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Medical Council seeks feedback on Good Medical Practice

Media statement
8 August 2012

Medical Council seeks feedback on Good Medical Practice

The Medical Council is seeking feedback on its review of Good Medical Practice from patients, the public, stakeholders and doctors Good Medical Practice is the Council’s main document setting out standards for doctors practising in New Zealand.

Council chairperson Dr John Adams says, "Everyone in New Zealand whether it's our children, parents, partners or friends has a keen interest in health and how they're treated by their doctor.”

We expect our doctors to be clinically competent and up to date with their knowledge, but to also be professional in their conduct and decision making.

"We all have an opinion on what we think makes a good consultation, whether it's being treated with respect; being listened to and heard; whether our doctor is sensitive and acknowledges our cultural needs; and whether the doctor is empathic and compassionate when hard decisions need to be made and bad news broken.”

"The aim of our review is to ensure that Good Medical Practice outlines the duties of a good doctor in a simple and clear manner.

“Good Medical Practice is intended to help doctors to monitor their own conduct and the conduct of their colleagues. It is also intended to serve as a source of education and reflection for medical students. We are also aware that is often referred to by patients who are uncertain about the quality of care they have received.”

Dr Adams says that more emphasis has been placed on explaining the key principles and standards in the foreword to Good Medical Practice.

"We believe that this section is perhaps the most overlooked part of the document, as it outlines the key duties and competences that should underpin all good professional practice. We also plan to include additional principles in this section, which state that doctors must:

· Be aware of cultural diversity, and function effectively and respectfully when working with and treating people of different cultural backgrounds.

· Maintain the trust of colleagues; and treat them politely and considerately.

· Demonstrate a commitment to autonomous maintenance and improvement in their clinical standards.

· Work cooperatively with, and be honest and open in their dealings with, managers, employers, the Medical Council and other authorities.”

Dr Adams also said that the Council is seeking feedback on several other key changes, including:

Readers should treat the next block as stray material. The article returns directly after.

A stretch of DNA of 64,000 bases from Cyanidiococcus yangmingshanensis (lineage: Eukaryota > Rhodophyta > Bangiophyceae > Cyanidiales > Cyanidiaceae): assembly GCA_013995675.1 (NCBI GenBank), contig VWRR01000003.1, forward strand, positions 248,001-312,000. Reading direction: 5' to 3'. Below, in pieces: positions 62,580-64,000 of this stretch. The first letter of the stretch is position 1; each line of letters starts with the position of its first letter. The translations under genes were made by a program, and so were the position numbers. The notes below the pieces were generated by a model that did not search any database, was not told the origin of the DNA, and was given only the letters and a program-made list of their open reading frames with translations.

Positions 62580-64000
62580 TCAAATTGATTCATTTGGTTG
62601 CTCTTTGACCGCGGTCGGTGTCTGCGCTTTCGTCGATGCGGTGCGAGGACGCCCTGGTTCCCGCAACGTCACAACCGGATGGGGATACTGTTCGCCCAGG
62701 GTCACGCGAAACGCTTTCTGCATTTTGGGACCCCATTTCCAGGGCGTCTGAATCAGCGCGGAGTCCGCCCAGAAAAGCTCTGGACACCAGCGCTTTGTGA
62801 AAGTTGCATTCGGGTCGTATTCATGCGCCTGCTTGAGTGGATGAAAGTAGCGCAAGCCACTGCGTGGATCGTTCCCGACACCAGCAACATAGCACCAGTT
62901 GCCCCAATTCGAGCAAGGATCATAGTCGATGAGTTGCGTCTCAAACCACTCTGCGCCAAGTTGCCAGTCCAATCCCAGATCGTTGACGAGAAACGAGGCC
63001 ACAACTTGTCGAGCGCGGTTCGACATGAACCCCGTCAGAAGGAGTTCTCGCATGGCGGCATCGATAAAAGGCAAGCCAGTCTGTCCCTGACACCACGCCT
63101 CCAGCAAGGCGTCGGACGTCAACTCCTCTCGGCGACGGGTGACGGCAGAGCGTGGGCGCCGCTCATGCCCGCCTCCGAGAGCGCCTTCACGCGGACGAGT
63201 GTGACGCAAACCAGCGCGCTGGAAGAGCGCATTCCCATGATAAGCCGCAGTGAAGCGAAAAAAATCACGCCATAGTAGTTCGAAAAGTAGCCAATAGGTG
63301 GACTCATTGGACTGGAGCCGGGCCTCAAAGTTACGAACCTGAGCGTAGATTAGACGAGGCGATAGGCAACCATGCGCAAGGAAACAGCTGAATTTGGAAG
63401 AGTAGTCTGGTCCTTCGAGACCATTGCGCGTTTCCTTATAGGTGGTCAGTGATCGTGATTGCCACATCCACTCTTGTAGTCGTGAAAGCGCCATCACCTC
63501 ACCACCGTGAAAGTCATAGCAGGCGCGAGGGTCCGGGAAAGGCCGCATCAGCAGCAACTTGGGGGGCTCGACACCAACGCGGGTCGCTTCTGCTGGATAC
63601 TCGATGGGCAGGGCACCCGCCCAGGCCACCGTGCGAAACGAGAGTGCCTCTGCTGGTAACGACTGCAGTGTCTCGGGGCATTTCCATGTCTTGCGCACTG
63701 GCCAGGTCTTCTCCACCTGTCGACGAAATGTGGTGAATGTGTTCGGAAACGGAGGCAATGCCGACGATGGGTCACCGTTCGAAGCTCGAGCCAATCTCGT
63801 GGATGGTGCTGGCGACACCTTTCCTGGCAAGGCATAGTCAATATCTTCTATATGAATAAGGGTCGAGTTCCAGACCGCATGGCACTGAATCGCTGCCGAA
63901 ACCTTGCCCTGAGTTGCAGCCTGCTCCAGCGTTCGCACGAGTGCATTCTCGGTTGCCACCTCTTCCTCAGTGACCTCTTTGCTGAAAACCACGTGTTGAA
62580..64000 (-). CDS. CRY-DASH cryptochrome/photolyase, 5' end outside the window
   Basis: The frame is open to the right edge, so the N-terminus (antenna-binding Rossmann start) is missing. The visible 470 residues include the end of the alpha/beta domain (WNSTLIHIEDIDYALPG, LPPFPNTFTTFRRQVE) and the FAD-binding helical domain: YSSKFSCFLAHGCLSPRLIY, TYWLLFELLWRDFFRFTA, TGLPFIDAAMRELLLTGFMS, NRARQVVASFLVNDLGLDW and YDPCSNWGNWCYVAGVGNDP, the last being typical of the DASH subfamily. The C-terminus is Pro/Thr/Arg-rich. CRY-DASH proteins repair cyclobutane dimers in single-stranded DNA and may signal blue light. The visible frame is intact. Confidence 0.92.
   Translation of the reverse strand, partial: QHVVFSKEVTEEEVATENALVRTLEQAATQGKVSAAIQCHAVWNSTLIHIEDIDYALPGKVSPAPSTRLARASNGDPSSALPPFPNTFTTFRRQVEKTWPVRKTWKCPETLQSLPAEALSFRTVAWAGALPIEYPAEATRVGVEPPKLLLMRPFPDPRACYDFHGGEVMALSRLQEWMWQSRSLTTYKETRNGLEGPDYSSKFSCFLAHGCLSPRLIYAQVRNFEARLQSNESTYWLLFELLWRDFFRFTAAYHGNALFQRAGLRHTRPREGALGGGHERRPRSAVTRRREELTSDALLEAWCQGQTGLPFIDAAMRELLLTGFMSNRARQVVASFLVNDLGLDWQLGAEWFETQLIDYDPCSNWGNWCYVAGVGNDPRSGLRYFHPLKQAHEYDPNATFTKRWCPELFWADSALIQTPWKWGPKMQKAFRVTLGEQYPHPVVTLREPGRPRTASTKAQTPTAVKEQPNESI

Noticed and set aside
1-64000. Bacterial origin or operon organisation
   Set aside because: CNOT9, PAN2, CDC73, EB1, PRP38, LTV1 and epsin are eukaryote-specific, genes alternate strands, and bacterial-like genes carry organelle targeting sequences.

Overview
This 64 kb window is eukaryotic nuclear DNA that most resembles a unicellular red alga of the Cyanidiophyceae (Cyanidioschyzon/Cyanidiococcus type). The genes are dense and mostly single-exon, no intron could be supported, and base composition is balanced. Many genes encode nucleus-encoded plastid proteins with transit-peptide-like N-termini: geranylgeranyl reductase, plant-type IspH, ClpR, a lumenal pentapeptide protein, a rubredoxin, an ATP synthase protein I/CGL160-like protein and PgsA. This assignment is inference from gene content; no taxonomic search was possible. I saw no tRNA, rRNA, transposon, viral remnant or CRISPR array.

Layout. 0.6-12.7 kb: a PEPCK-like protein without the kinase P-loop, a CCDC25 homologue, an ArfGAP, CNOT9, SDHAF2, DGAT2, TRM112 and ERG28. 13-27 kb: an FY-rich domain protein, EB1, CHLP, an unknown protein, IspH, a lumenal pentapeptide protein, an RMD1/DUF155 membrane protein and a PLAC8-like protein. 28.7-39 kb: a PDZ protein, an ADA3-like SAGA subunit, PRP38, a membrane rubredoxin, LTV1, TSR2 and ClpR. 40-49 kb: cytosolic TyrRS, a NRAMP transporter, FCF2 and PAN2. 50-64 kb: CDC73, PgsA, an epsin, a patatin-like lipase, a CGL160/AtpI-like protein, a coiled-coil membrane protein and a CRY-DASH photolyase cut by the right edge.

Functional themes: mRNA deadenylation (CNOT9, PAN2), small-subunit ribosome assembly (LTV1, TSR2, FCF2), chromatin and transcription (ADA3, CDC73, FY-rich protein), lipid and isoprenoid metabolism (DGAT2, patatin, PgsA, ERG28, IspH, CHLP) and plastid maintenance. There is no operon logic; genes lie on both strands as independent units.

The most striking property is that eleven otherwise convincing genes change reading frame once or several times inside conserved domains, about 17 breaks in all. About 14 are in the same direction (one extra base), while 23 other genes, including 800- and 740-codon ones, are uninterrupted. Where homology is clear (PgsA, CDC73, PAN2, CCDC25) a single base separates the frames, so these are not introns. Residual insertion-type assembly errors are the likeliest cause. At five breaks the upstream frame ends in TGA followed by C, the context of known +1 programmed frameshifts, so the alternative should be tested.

· The addition of a specific reference to Te Tiriti o Waitangi (Treaty of Waitangi) and a requirement that doctors '...apply the principles of partnership, participation and protection in the delivery of health care' (paragraph 17).

· A supplementary text-box which provides specific advice on the subject of end-of-life care (following paragraph 23).

· The inclusion of new duties to provide information to the patient in the event of an adverse outcome. These new duties require a doctor to discuss how the harm or distress caused can be alleviated, how the cause of the harm will be investigated and (if possible) what can be done to prevent the adverse event from happening again (paragraph 22).

· The inclusion of new duties on the protection and welfare of vulnerable patients, and the reporting of abuse (paragraph 26).

· Include more comprehensive and explicit advice on the subject of informed consent (paragraphs 32-34, and the supplementary advice that follows).

· The inclusion of new guidance outlining doctors’ responsibility for ensuring consistency and continuity of patient care. This is not intended to impose a duty on doctors to assume responsibility for every patient themselves, but does require them to ensure that someone is personally accountable for each patient’s care (paragraphs 48-50).

Dr Adams says, "We've got no fixed views on what is right or wrong in what we've proposed. The paper is the result of some preliminary consultation and considered discussion between Council staff and Council members. We now want to put our ideas out for robust debate, and encourage the profession and the public to make comment.”

The consultation document on Good medical practice is available on the Council's website.

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